Retailers appealing huge business rates bills suffered a blow today when a key court battle over cash machines was lost.
A legal ruling published today upheld a controversial decision in 2013 that cash machines built into the front of a shop or petrol station should have a separate business rates bill. Retailers appealing the ruling had hoped to get back £200m in rebates.
Business rates firm CVS said losing the case raised concerns that many convenience stores would be forced to ditch free 'hole in the wall' cash machines or start charging for cash withdrawals.
CVS said the number of cash machines liable for business rates has surged from 3,140 in 2010 to 14,068 this year. The company added that almost one in six - or more than 196,000 - current business rates appeals lodged with the Valuation Tribunal Service relate to cash machines.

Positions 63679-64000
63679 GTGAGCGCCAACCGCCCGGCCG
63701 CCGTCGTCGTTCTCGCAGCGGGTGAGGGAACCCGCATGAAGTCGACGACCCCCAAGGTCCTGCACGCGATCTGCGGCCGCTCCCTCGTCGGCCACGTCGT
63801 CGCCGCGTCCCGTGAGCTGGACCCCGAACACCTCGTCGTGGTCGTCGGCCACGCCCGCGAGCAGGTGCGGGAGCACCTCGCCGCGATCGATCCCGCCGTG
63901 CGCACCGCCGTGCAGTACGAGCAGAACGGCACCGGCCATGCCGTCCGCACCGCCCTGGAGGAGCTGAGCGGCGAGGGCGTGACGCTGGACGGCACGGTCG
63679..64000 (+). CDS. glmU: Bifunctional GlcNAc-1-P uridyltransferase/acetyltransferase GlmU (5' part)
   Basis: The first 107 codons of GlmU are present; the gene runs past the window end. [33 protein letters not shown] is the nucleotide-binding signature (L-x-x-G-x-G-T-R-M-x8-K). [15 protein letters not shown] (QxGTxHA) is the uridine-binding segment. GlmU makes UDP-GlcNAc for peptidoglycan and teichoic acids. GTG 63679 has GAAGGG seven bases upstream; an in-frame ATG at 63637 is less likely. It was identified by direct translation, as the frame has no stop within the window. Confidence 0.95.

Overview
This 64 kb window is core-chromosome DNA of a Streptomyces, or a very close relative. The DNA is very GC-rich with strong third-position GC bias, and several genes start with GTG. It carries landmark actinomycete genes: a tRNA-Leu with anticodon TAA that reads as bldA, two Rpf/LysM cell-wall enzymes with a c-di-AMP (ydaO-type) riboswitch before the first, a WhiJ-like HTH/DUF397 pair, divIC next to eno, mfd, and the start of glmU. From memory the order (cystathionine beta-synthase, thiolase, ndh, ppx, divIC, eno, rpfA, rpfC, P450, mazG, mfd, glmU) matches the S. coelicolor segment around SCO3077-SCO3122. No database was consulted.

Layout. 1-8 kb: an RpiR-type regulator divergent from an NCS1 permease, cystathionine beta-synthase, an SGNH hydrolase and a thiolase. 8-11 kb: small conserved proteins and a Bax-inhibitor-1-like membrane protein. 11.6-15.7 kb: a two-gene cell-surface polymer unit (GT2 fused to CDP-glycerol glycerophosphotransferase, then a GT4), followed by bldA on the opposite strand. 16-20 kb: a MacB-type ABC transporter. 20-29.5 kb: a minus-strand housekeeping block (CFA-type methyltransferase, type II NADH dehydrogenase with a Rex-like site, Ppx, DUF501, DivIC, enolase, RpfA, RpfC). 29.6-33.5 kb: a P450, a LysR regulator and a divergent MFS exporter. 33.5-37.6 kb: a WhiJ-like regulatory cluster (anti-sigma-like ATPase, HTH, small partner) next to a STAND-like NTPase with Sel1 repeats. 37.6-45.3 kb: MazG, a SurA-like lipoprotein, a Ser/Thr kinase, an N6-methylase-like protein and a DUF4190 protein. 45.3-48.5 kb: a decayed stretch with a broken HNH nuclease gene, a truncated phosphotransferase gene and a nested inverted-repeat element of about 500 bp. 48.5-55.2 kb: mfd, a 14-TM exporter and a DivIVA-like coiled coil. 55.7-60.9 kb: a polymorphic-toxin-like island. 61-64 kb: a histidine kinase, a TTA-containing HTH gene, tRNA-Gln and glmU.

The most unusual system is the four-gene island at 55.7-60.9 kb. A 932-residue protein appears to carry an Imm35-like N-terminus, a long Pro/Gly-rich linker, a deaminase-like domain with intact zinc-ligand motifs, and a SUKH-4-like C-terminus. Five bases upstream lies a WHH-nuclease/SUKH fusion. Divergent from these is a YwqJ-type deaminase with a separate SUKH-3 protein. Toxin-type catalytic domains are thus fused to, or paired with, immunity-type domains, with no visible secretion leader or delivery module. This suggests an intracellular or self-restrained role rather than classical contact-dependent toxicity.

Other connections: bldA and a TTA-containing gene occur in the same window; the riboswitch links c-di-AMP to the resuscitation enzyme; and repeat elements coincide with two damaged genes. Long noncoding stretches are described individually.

A spokesperson for CVS slammed the ruling, calling it a "stealth tax". "It could deprive many communities of vital access to cash, given swathes of bank branch closures across the UK," they added.
Figures compiled for the Press Association by CVS showed that hefty rates bill hikes from April 1 are costing retailers nearly £2,800 on average for each ATM.